It sounds rather dramatic, but writing The Focus Program really did save me.
I’m not going to get too doom and gloom about it. I’ll just get to the point. It was 2015 and I started suffering with depression. I’d never had suicidal thoughts before, so I wasn’t quite sure what to do with it. I’ve had anxiety for 27 years, so I’ve been dealing with mental illness for a long time, but depression felt weird to me. It was so quiet. The complete opposite to anxiety. I started to reach a point where, without trying to sound like Simon & Garfunkel, it was all a bit ‘hello darkness, my old friend.’
From out of nowhere, I started to write a book. I wrote whenever I felt the darkness creep over me. The book seemed to take on a life all by itself.
There’s positivity in the book, but it was a struggle to tap into that light while everything was so dark. I’ve always been quite spiritual, so maybe that helped.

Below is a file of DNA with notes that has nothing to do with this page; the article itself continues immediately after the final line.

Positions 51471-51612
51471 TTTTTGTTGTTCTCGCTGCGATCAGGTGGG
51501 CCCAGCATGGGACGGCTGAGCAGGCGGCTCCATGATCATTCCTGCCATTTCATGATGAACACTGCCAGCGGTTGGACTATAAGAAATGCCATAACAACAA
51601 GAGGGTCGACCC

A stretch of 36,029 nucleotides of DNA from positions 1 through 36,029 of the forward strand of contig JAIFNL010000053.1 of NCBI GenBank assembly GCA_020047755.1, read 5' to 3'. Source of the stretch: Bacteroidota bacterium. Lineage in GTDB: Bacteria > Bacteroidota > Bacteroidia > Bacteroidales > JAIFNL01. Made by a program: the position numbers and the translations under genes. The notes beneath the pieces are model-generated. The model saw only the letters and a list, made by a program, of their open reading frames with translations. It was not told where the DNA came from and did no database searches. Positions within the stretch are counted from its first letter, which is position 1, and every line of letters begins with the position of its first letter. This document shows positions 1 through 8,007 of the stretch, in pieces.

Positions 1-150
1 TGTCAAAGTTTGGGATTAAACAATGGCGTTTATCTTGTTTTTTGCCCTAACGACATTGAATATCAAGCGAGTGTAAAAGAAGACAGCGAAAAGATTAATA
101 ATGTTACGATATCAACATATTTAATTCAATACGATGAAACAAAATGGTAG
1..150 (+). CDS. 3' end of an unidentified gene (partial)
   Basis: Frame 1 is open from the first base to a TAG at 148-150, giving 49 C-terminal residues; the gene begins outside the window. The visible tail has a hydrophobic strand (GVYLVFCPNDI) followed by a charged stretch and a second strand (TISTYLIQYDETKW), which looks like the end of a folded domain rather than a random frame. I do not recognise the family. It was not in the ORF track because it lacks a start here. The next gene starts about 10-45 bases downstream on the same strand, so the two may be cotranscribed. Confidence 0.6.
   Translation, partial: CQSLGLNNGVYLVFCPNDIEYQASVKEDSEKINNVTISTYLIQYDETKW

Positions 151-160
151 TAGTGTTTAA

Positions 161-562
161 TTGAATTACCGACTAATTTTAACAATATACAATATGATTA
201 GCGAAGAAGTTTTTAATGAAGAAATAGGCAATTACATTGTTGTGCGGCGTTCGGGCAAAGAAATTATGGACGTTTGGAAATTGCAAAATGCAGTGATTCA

By 2016 I had finished the book, and I realised that I no longer felt suicidal, which was a relief because, let’s face it, no one wants to die if they can help it.
I feel a strange disconnection towards the book, and I never know how to pitch it to people because of the mixture of storytelling and self-help. I don’t feel like I wrote the book. I feel like the depression did, or maybe it was the part of my soul that was trying to save me. Took me a little while to decide to share it with the world, or rather, it took my anxiety a little while to come to terms with people reading into my soul.
I struggle with talking about mental illness. As you can see, I am working on that. I feel that, as a mental illness fighter, I should be doing my part to help break down the walls and tackle the stigma. So, that’s exactly what I’m going to do from now on.
If we don’t talk about our mental health problems, how can we expect anyone to understand them?